UN Security Council to meet today on Libya - GulfToday

UN Security Council to meet today on Libya


Members of Misrata forces prepare themselves to go to the front line in Tripoli, Libya, on Tuesday. Reuters

UNITED NATIONS: The UN Security Council will hold urgent closed-door consultations on Wednesday on the crisis in Libya, where fighting has derailed UN-led efforts to prepare for elections.

UN envoy Ghassan Salame will brief the council on his decision to postpone a national conference aimed at drawing up an election roadmap, diplomats said.

Thousands of people have fled Tripoli after forces under the command of Khalifa Haftar, who controls part of eastern Libya, launched an offensive last week to take the capital.

“We cannot ask people to take part in the conference during gunfire and air strikes,” Salame said on Tuesday in announcing the postponement of the conference that was due to open on Sunday.

Tripoli is controlled by a UN-backed unity government, but its authority is not recognised by a rival administration in the east, allied with Haftar.

Britain and Germany, which holds the council presidency, called for the meeting a day after UN Secretary-General Antonio Guterres called for an immediate halt to the fighting.

Oil-rich Libya has been rocked by violent power struggles between an array of armed groups since the Nato-backed overthrow of dictator Moamer Qadhafi in 2011.

Rival leaders agreed last year to hold elections before Dec.10, 2018 under a French plan, but that vote never materialised.

The national conference, which had been scheduled for April 14-16 in the central city of Ghadames, aimed to fix dates for legislative and presidential elections, and work towards a new constitution.

Casualties from the battle for Libya’s capital mounted on Tuesday and the United Nations moved dozens of migrants to safety from a detention centre in the south of the city where fighting had raged nearby.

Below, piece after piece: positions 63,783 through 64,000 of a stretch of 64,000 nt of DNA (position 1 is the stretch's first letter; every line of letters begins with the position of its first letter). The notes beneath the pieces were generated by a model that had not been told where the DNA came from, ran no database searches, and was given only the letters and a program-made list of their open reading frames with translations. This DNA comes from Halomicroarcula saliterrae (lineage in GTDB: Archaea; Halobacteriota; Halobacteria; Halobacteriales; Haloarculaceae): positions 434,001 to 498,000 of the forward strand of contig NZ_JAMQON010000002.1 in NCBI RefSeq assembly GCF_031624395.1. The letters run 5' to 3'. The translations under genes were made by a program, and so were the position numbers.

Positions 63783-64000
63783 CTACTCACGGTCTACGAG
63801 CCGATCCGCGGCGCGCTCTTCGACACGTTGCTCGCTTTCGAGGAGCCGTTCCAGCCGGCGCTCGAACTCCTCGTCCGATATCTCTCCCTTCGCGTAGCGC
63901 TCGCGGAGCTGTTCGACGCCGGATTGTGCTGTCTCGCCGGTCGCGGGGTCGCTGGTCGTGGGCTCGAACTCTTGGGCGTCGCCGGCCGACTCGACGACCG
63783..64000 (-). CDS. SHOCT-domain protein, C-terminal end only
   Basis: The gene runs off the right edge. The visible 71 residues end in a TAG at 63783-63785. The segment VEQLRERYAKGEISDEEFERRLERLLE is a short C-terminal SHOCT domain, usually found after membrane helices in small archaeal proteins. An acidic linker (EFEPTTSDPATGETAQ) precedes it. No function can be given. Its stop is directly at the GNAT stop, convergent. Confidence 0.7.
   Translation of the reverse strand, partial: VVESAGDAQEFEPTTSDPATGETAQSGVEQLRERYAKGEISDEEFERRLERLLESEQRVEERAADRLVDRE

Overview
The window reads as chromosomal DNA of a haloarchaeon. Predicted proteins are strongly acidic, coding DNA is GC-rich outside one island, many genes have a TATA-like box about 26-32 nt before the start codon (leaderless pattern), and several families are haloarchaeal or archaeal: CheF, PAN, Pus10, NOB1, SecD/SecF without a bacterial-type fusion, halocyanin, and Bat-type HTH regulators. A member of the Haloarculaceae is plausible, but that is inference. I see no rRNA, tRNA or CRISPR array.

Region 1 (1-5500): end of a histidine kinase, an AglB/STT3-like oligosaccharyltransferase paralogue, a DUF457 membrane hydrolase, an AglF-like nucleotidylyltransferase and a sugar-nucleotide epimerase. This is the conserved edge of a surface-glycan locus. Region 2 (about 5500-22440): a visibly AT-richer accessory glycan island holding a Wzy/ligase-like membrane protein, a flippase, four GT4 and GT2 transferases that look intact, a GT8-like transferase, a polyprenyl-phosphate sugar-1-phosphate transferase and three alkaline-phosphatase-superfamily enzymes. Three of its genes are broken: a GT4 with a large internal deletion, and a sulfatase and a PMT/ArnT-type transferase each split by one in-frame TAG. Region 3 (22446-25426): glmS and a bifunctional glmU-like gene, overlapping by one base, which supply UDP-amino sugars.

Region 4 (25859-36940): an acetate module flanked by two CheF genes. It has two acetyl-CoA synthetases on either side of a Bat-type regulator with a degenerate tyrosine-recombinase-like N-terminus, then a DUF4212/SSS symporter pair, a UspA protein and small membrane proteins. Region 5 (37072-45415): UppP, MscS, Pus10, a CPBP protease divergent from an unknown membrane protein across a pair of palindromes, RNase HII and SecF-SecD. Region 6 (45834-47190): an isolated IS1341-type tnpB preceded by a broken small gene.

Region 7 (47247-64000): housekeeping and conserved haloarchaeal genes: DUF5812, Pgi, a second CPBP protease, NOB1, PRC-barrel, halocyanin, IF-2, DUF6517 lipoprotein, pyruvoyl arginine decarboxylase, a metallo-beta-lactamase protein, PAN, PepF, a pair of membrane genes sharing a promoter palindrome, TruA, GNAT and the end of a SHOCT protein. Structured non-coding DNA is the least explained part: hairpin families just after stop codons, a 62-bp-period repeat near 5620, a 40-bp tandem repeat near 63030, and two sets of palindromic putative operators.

Medical facilities reported 47 people killed and 181 wounded in recent days as eastern Libyan National Army (LNA) forces seek to take Tripoli from an internationally-recognised government, the World Health Organisation said.

The fatalities were mainly fighters, although they also comprised nine civilians, including two doctors, the WHO said.

In central Tripoli, while there were no signs yet of military and security vehicles or personnel on the streets, shops and cafes were closing earlier than usual in the evening and residents were apprehensive about the prospect of violence.

“War is war: I am not afraid of the Libyan National Army, but I am afraid of the destruction that will never be reconstructed,” said Mohamed Salem Al Sharwe, a taxi driver in Tripoli.

The LNA forces of Khalifa Haftar — a former general in ousted strongman Moamer Qadhafi’s army — seized the sparsely populated but oil-rich south earlier this year before heading toward Tripoli this month.

They are fighting on the southern side of the city, where witnesses said on Monday afternoon the LNA had lost control of a former airport and withdrawn down the road.

The government of Prime Minister Fayez Al Serraj, who has run Tripoli since 2016 as part of a UN-brokered deal that Haftar boycotted, is seeking to repel the LNA with the help of armed groups from Misrata.

Serraj’s forces carried out an air strike on an LNA position in the suburb of Suq Al Khamis on Tuesday, a resident and an eastern military source said, without giving more details.

The renewed conflict threatens to disrupt oil supplies, boost migration across the Mediterranean to Europe and scupper UN plans for an election to end rivalries between parallel administrations in east and west.

Libya has become the main conduit for African migrants and refugees trying to reach Europe, with many detained if their journey fails and they are sent back. Some 5,700 refugees and migrants are trapped in detention centres in conflict areas, UN agencies say.

The UN refugee agency UNHCR said that it had relocated more than 150 refugees from the Ain Zara detention centre in south Tripoli on Tuesday to a UNHCR facility in a safe zone.

There had been heavy clashes near the Ain Zara centre in recent days, the agency said in a statement.

“Refugees told UNHCR that they were frightened and worried about their safety, given ongoing fighting in the vicinity, and that they were left with minimal supplies,” the statement said, adding the agency was working to ensure other detained migrants and refugees were not in harm’s way.


Related articles